CDR. FITZPATRICK: Nonsense. Everywhere you read that these men were trying to make it look fair or impartial, what they were trying to do was cover up what they were really doing, which was to carry out a decision already made. The court-martial of 12 October was done in secret. John Bitoff was my accuser; he wasn’t allowed to do this. This command wasn’t allowed to do this. Our immediate superior in the chain of command (it’s called “ISIC”) was John Bitoff. The original MWR report went to Bob Toney, Bitoff’s predecessor, back at the end of the fiscal year of 1988. I don’t know what happened to the original after that, but that’s where it went, and we kept copies on the ship.
MRS. RONDEAU: You had mentioned a missing report. Was that the MWR report from 1988?
CDR. FITZPATRICK: Yes, it was a to-the-penny accounting, like a report to an accounting firm. We had to account for every penny, and we did. We were very clear in articulating the money that was spent for the funeral trip. So that report left the ship in September 1988, and they had 14 months to read it, and if there had been any problem with the expenditures of the money, which there wasn’t, they could have told us well before 13 October 1989. But Zeller and Bitoff waited until Mike Nordeen left the ship, and then they came after me to attack me. This was a setup, an ambush. Zeller knew exactly what it was that he was being ordered to go out and do, so everything else that you see behind this falls into place. They knew up front that they needed the defense counsel to be working with them, or they didn’t have a case. They knew that they couldn’t go to the NCIS with it because they didn’t have a case, and if they had given it to any other investigative body, it wouldn’t have gone to a court-martial.
MRS. RONDEAU: But they made it look as if it was a real court-martial over something legitimate.
CDR. FITZPATRICK: Yes. It says in there, “We tried to get a hold of the NCIS, but the NCIS wasn’t available.” That appears in a letter. It’s a lie! The NCIS is always available. In fact, the NCIS was at sea. I’ve spoken with NCIS agents about this, and the NCIS knows what Zeller and Bitoff did, by the way.
MRS. RONDEAU: They do?
CDR. FITZPATRICK: Oh, you bet. Stealing on board a ship is almost worse than a murder. You don’t do that. And who was it who was being accused of the theft? It was the second-in-command of the ship, the XO. Even if it had been just an officer involved; it could have been one of our lieutenants, one of our ensigns who was involved in a theft; just because it is an officer who’s involved in the accused theft, it is HUGE! This doesn’t happen frequently.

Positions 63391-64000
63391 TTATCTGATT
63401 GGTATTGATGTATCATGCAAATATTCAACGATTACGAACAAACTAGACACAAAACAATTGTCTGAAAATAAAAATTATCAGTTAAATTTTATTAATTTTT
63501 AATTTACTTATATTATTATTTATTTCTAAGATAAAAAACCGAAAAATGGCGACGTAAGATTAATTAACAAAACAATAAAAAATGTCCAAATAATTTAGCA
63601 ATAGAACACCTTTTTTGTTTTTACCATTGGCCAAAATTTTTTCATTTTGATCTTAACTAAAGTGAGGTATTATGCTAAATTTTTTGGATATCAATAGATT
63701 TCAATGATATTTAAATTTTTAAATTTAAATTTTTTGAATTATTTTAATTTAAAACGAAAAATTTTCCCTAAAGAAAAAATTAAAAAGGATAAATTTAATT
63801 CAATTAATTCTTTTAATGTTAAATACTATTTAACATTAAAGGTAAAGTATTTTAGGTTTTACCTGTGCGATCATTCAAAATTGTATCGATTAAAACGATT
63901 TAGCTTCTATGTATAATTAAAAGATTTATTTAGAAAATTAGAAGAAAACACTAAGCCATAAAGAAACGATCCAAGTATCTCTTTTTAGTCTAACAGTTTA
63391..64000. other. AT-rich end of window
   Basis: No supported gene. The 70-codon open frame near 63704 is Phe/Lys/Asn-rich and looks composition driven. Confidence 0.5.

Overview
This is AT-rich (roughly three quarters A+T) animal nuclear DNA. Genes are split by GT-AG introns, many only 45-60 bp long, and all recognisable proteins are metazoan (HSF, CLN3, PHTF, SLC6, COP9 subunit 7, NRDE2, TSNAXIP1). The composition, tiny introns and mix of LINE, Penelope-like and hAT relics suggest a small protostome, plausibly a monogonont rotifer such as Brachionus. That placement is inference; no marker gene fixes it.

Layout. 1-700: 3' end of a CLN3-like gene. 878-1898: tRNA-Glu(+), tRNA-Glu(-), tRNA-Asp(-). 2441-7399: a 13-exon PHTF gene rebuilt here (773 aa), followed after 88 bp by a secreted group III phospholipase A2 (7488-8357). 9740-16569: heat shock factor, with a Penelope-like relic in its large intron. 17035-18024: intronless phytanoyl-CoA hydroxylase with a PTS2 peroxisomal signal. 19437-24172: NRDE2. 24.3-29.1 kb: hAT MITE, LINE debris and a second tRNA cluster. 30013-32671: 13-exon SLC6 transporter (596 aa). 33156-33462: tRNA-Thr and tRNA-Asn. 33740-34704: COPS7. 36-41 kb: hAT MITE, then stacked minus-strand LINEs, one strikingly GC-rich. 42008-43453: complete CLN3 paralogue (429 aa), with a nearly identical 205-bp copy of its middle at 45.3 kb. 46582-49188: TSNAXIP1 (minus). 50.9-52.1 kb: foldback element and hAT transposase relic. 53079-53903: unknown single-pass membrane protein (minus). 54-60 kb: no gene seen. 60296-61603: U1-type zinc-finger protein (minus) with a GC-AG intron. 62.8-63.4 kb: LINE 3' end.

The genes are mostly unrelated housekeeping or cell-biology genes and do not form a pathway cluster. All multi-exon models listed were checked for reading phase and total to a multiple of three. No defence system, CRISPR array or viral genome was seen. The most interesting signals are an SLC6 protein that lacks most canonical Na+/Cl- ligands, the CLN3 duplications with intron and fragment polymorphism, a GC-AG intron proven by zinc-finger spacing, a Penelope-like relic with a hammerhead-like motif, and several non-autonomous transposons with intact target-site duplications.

Paul Romanski should have turned the investigation over to the NCIS. By this time, I was back home in the San Francisco Bay area. The NCIS could have come after me and asked me questions while I was on land. I wasn’t on the ship anymore; I was getting ready to pack to go to the War College. Did they turn it over to the NCIS? No.
MRS. RONDEAU: They must have known what they should have done.
CDR. FITZPATRICK: Of course. And they wrote down that they knew that they should have done it. I can send you the memo which says that they were going to call the NCIS but they “weren’t available.” John Bitoff was a one-star admiral, and he was supposed to know that because he went to admirals’ school. And the admiral should have turned to Mike Edwards, the temporary captain of the ship, and asked him if he saw anything wrong happening at the time. And they should have sent it to another command, but they didn’t. Instead, Bitoff ordered Zeller to complete the report and then to become my accuser. None of these four men should have been allowed to be any part of this court-martial process, but all four of them were. They kept complete control of it because in their minds, I had to be removed from the Navy.
MRS. RONDEAU: You had mentioned that the reason for that might have been that they thought you were too honest and that if you moved up in rank, you might have been a whistleblower. Do you think there was any other reason?
CDR. FITZPATRICK: Of course there could have been. At the time that he was in the military, Admiral William Crowe was one of the most powerful Navy men around, and one of his principal assistants three times over throughout the course of Admiral Crowe’s career was a guy named John Bitoff. Crowe was a political animal, and Bitoff learned at the master’s knee. Bitoff saw me as somebody who would promote to higher rank and would be dangerous because I would see the kind of criminal conduct that we see going on today and then report on it.
Editor’s Note: In our next segment, LCDR Fitzpatrick describes two “ghost witnesses” whom he stated never testified during the proceedings yet are quoted in documentation produced by his accusers.
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Tags: 13 October 1775, Admiral John Bitoff, Admiral William Crowe, Capt. John Paul Jones, Capt. Michael Edwards, Capt. Michael Nordeen, Capt. Paul Romanski, Columbus Day court-martial, III, LCDR Walter Francis Fitzpatrick, Lt. Col. Lakin, MWR report, Naval War College, NCIS, Tim Zeller, U.S. Navy, USS Kiska, USS Mars, William Pickavance